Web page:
Usenext and Usenet.NL Disclose Data Breaches but Cannot Decide Who's to Blame

On April 29, 2020, two major Usenet service providers almost simultaneously disclosed security breaches to their systems. Interestingly enough, the messages that UseNeXT and put out were nearly identical, and nearly identically vague, announcing to the world that the data of their customers has been pilfered while placing the blame on "a security vulnerability at a partner company."

While that's not much in the way of an explanation as to what happened, that's all UseNeXT, and users got after it turned out that the security of crucial data, such as their names, billing addresses, payment details (IBAN and account number), and other relevant registration information had been breached.

While the companies did issue warnings and advice to its clients that may have been affected by the data breach, the fact remains that people's financial information was stolen by an undisclosed attacker, which puts said clients in a precarious position. This information could be used to defraud the users and their contacts and associates, as well as for other more nefarious purposes. The gravity of the situation can't really be understated – yet the reaction given by both companies seems to amount to a shrug of the shoulders, and a mumbled "wasn't our fault."

This is a problem observed by private persons, corporations, government entities, and super-national organizations alike. The legislation is yet to catch up with the times as far as data breaches are concerned. While there have been concerted efforts on the part of some lawmakers to throw light on the data breach aspect of data protection, that's an instance where regulation is sparse at the best of times and usually – virtually nonexistent.

What's interesting about the subject is that it's not a new or particularly unknown issue – data breaches have been a problem for well over a decade. Serious talks on how to deal with them have been happening for well over five years, as demonstrated by such events as the U.S. Senate Hearing 114-78 of 2015, and the 2018 letter of U.S. Senator Catherine Cortez Masto (D-Nev.) and Senator Amy Klobuchar (D-Minn.) to Google's CEO expressing concerns about Google's handling of the Google+ data breach, to name but a few striking examples.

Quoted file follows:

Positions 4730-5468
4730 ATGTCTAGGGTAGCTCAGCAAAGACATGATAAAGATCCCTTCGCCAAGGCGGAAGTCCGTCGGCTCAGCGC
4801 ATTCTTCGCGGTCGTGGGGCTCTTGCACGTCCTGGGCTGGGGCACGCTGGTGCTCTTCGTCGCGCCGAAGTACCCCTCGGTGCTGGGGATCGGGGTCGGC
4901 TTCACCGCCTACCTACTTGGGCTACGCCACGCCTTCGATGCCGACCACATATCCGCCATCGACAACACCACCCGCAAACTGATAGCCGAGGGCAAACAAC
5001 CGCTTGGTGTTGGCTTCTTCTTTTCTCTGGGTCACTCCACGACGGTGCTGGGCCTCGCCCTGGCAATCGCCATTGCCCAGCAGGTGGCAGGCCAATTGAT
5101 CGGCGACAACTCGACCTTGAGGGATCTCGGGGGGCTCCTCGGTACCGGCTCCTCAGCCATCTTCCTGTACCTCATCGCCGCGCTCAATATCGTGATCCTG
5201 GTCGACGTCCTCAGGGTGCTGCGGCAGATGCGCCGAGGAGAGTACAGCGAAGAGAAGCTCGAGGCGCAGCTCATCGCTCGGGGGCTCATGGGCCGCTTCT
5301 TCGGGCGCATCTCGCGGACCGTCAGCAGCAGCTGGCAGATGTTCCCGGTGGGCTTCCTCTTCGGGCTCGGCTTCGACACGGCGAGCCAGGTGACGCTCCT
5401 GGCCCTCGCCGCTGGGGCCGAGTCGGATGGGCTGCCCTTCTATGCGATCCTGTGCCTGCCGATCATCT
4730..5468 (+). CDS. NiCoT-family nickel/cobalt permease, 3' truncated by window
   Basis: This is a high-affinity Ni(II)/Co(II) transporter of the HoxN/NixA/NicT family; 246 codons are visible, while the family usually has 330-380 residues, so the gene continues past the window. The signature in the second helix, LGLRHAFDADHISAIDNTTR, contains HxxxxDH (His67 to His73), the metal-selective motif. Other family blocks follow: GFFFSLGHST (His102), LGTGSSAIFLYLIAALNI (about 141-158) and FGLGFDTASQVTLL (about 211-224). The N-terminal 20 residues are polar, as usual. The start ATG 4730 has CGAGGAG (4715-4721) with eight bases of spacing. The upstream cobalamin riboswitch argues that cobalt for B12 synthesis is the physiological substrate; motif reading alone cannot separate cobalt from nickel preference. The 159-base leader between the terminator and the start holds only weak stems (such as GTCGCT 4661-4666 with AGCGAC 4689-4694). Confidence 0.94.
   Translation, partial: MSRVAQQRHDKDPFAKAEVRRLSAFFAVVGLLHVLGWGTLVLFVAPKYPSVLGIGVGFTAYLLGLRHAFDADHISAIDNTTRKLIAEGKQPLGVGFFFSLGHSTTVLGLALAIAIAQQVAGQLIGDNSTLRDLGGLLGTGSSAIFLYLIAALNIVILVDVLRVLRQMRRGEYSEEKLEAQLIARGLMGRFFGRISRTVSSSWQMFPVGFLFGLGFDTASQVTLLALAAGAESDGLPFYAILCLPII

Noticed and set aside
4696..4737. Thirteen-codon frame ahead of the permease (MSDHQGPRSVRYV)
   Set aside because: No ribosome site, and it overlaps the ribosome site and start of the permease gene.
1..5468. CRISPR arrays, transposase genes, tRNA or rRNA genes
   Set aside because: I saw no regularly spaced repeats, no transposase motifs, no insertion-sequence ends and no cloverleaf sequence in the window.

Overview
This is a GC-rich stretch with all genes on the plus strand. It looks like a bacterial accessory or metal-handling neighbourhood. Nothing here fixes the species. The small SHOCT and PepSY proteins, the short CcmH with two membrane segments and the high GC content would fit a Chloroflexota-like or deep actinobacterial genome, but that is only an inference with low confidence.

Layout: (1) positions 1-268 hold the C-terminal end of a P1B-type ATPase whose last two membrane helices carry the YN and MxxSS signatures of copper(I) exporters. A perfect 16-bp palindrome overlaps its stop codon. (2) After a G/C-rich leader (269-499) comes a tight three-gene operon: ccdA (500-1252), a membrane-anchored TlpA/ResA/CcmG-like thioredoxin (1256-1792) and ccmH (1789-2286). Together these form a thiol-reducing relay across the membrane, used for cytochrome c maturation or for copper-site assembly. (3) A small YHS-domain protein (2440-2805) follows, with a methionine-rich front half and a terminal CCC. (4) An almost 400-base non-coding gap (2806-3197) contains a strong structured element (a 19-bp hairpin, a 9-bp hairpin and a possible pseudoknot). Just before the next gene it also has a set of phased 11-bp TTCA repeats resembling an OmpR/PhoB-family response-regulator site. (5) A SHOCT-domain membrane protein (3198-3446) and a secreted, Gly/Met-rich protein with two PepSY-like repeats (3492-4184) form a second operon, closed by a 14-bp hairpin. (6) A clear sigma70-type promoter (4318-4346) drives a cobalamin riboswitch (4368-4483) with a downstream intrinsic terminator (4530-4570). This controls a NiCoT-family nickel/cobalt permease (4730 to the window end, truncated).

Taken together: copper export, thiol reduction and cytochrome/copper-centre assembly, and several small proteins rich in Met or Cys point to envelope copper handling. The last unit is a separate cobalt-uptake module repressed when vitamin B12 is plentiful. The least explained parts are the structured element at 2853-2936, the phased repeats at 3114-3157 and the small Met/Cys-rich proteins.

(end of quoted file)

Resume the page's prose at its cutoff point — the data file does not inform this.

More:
In the E.U., the implementation of GDPR has ensured that measures are taken to quickly report data breaches to national supervisory authorities, with violators of the GDPR facing fined up to €20 million, or up to 4% of the annual worldwide turnover, whichever is greater. This seems like a step in the right direction and a way to ensure that companies don't hide crucial information from their customers, which is presumably why similar rules were implemented in Chile, Japan, Brazil, South Korea, Argentina and Kenya. Be that as it may, it doesn't address the main issue that is plain to see – data breaches happen with alarming frequency nowadays, and seem to have become the norm of late. News of information leaks, hacks emerges every day, and its importance seems severely undervalued, in spite of the severe impact such events can have on a large number of people.

Measures Companies Can Take to Prevent Data Breaches

Companies can take security measures to prevent and mitigate the effects of data breaches. Reporting said breaches on time, as per the GDPR, is certainly necessary, but not sufficient. The importance of investing in cyber-security can't be overstated here, especially if you're a high-value target for cyber-criminals. This is why hospitals and small local government agencies are so often on the receiving end of malicious attacks, hacks, and leaks – they tend not to consider I.T. security a top priority. This stance should definitely be reconsidered, especially in light of current trends.

Measures Users Can Take To Prevent Their Data Bing Leaked

In many ways, it is also the user's personal responsibility to keep their data safe. How? Well, don't give it over to companies that you don't completely trust. While high-value targets such as Google, Decathlon, and Equifax can end up breached, it's still a good practice to not disclose important personal information unless you absolutely have to and to do a bit of research on a company before you give your data to it.

What Users Can Do in Case Of A Data Breach

If the privacy of your data has been breached, you should immediately take measures to ensure that said data can't be used to harm you, financially or in any other way. A good way to think about the event is to treat it like someone stole your handbag, with all your documents and credit cards and keys in tow. You need to immediately make sure that any bank accounts can't be reached with the pilfered information, and that the cyber criminals can't get access to other aspects of your life due to their access to your information. Immediately changing all your passwords and taking the time to examine the activities on the affected account is an absolute must.

May 6, 2020

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